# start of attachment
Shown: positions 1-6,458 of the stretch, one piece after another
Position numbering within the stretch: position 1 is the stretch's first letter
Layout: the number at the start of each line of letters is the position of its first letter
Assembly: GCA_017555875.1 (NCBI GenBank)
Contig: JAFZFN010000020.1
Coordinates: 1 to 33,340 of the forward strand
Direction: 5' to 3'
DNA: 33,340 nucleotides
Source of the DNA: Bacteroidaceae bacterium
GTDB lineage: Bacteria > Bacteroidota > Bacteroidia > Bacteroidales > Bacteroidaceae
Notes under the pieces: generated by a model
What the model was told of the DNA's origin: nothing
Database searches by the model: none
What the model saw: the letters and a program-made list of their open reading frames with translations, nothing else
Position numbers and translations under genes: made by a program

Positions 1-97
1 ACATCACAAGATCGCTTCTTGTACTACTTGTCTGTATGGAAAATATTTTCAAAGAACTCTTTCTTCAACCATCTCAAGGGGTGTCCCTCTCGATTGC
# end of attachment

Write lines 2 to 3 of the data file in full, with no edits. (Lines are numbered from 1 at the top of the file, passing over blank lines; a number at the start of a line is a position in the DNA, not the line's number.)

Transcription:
Position numbering within the stretch: position 1 is the stretch's first letter
Layout: the number at the start of each line of letters is the position of its first letter